And a memory to torment me when the river season ends in just a few weeks time!
  3. Leon Roskilly
    A late bit of rain soaked the potato bed and when I next went to dig a few spuds, the first forkful turned over was full of fat juicy lob-worms.
    Too many to ignore, I fetched a bucket from the shed, added wet shredded newspaper and collected lobs as well as potatoes.
    The bucket stood in the shed for a couple of weeks, demanding that I think about going perch fishing.
    Now one of the problems of being retired is that the calendar soon becomes full.
    And when there are not pre-arranged visits etc then the number of jobs around the house, in the garden, on the computer, seem insurmountable.
    And because I’m are retired, there's always tomorrow to go fishing (I suppose that part of the problem is that when I was working I was up, showered, and out of the door within an hour. Now it usually takes me most of the morning to get around to making some tea, cleaning my teeth, answering a few emails...).
    Part of the problem is that there's always tomorrow, but as we all know, tomorrow never comes, so that endless leisure time that you were looking forward to somehow disappears as the weeks drift by.
    Enough of that, a New Year's resolution (in September!).
    Wednesday henceforth is Go Fishing Day.
    And so Wednesday arrives, a tub of lobworms decides perch are to be the target (as does a dull cloudy day), and a remembered momentary encounter with a large stripey that nearly took a lure last year decides the venue.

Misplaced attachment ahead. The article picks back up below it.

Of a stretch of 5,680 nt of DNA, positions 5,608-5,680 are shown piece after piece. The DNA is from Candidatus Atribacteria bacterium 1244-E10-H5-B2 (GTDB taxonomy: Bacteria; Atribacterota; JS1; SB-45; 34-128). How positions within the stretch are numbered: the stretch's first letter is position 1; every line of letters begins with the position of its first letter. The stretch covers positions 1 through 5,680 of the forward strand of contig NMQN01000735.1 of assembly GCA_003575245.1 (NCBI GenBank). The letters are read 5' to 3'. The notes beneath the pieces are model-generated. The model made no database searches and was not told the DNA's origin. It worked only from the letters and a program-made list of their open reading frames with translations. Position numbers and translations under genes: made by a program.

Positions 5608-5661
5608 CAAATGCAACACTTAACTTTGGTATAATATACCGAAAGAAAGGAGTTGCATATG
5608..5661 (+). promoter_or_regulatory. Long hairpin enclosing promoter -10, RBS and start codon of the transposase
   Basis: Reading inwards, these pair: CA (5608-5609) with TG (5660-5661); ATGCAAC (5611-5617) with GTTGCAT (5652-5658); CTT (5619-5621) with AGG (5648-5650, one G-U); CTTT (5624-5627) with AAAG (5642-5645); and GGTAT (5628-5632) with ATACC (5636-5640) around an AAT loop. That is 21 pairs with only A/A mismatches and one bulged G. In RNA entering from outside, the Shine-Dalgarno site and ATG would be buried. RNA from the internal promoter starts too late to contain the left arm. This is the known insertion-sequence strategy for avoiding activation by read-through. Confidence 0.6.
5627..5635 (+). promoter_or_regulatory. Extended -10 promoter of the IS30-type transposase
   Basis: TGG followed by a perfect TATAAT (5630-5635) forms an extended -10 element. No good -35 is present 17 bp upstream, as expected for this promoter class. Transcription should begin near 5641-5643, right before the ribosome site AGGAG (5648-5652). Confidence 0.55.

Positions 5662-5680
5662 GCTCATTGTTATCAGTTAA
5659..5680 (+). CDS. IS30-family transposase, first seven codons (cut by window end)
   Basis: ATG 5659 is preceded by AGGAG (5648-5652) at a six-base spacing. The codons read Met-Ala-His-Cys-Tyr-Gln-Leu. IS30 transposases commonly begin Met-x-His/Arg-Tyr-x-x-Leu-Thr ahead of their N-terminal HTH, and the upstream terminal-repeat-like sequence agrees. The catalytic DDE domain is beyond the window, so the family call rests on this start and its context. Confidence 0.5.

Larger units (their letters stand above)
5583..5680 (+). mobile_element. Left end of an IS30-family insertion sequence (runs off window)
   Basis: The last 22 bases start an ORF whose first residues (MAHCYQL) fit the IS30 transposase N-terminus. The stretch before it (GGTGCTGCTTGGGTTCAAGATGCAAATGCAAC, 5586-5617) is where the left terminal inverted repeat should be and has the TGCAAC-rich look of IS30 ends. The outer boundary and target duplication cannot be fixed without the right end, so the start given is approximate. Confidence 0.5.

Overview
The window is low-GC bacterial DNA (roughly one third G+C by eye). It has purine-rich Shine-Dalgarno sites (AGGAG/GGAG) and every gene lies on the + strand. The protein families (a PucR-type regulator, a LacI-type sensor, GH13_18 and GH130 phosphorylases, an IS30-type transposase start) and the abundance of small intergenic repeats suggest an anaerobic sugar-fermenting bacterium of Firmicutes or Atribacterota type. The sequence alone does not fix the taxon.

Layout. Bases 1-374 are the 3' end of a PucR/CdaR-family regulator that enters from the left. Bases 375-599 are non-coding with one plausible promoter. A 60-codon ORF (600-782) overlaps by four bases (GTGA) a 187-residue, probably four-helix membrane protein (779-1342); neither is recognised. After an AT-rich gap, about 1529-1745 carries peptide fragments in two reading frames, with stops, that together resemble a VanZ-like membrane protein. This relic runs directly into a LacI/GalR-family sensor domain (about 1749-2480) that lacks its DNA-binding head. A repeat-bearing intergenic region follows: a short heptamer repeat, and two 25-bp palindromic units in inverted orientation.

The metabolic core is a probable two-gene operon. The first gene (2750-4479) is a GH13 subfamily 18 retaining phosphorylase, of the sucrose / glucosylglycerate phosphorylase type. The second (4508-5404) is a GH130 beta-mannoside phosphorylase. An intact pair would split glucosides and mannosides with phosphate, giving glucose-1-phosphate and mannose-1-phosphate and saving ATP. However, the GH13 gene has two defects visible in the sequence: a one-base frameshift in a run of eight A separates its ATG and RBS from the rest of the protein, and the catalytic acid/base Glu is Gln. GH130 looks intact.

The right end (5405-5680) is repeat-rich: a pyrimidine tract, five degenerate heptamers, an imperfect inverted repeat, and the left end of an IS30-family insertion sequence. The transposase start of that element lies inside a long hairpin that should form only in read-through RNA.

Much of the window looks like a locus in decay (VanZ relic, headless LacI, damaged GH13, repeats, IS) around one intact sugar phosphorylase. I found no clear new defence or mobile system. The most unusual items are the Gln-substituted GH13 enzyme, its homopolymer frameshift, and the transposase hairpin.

And so I arrive at the place on the free stretch of the Medway just above Allington.
    A worm is broken up and offered to the river as a sacrifice, before the centrepin goes onto the rod.
    There's hardly any flow, and almost no wind, despite light rain dappling the smooth surface, so I opt for an antenna float which makes a pleasing target for my eyes.
    The water has just the right amount of colour, green rather than the more usual dirty brown.
    The flow is no more than you would expect from a slight undertow in a lake, and a few leaves drift by on the surface of the water, as I make a couple of more sacrifices of the broken bodies of worms to the river.
    The float jigs enticingly, then continues on its way as I imagine tiddlers playing with the end of the worm as it passes by.
    Another cast and the float drifts towards me again, slipping slowly beneath the surface as I strike.
    A few more casts and the same thing happens.
    The float disappears, but no contact is made on the strike.
    Are the tiddlers strong but too small, or is something bigger cautiously swimming off with just the tail of the worm? Should I try a smaller bait or wait a little longer before striking?
    On the next pass the float sinks under again, I strike and feel solid resistance.
    There’s a big fish down there, and I’ve hooked it.